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On 6/17/2019 at 7:11 PM, shatteredsmooth said:

It makes her seem rather cruel and cold, and if that is what you're going for fine, but if not, you might want to add some reaction in

It's not. I'll definitely get in there and play up her reaction beyond a simple gasp.

On 6/17/2019 at 7:11 PM, shatteredsmooth said:

Were they calling her that because she had some type of brain injury that left her how she is? Or is there something more literal and magic to it? I don't think a long explanation is required. Just maybe a sentence or two to clarify.

So "shadow" is a term used to describe anyone who doesn't have a soul lantern. It can happen multiple ways. Brain injury like you said is the most common. Most shadows are "put down" (if you don't count the ones at "shadow farms" mentioned in epigraph 1). This is explained in L's first chapter, but based on all of your reactions to the shadow in this chapter I'm wondering if that explanation shouldn't come closer to L's interaction with her in this chapter. Or at least be reiterated. 

On 6/18/2019 at 9:56 AM, Mandamon said:

You do say the shadow is the king's only daughter, so I have to conclude that if the prince is L's brother, does that mean she's really the person the shadow is? Was there a switch at some point?

Yes and yes. L's next chapter goes into this further.

On 6/18/2019 at 9:56 AM, Mandamon said:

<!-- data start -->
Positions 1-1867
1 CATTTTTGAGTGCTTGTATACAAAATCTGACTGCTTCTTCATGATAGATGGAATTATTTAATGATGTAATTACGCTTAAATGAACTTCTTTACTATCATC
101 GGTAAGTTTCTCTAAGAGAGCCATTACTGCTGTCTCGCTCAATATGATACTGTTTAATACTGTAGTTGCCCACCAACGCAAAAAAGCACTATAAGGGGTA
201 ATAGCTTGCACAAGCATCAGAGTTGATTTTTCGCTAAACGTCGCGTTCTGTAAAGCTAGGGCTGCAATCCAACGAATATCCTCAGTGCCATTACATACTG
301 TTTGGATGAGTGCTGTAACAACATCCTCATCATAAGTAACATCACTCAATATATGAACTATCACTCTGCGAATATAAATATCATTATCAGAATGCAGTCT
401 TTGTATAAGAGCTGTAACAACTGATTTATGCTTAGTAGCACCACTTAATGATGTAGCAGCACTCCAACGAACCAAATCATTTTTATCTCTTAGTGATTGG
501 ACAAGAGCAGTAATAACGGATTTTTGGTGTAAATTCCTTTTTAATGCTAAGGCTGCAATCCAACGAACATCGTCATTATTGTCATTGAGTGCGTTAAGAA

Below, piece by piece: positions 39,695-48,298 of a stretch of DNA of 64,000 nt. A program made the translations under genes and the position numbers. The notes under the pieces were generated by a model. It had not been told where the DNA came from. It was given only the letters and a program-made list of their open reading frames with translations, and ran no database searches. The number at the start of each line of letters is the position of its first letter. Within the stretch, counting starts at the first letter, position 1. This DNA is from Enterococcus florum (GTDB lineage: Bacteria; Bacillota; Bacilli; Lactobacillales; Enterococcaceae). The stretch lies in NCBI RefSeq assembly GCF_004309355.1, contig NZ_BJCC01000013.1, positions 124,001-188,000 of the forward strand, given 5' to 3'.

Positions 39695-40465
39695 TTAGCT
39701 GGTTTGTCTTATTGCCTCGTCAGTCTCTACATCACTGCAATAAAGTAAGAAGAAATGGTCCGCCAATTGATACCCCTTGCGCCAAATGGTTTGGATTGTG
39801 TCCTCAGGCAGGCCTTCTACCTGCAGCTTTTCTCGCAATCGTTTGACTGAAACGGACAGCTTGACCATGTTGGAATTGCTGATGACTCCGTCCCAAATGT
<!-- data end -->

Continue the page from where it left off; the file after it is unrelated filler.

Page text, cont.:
He seems like a danger to everyone around him. I have no idea how he became a general.

Bear with me on this. I'm hoping the payoff pulls you through this early confusion.

On 6/19/2019 at 9:46 PM, kais said:

I think reading this out loud might help get the voice consistency down. 

I think you're right. Normally I don't bother with this till 4.0 but that rule came into play when I didn't have anyone to critique and give feedback so going forward I will be doing this.

On 6/19/2019 at 9:46 PM, kais said:

- pg 7: so they have magic but can't fix broken bones? That seems plot convenient

Well, they can't use magic to fix broken bones, but did I give the impression magic isn't used to aid healing? I'll fix that.

15 hours ago, Robinski said:

- Hmm, the whole lists thing leaves me confused. It's quite odd. Lists don't have power in themselves. I don't see how you can pre-develop a list for every conceivable situation. And her mentor praising her lists... I feel like she should be praising L's organisational skills, ability to strategise. The list itself is nothing more than a framework for ideas. The ability to list just doesn't deserve this kind of attention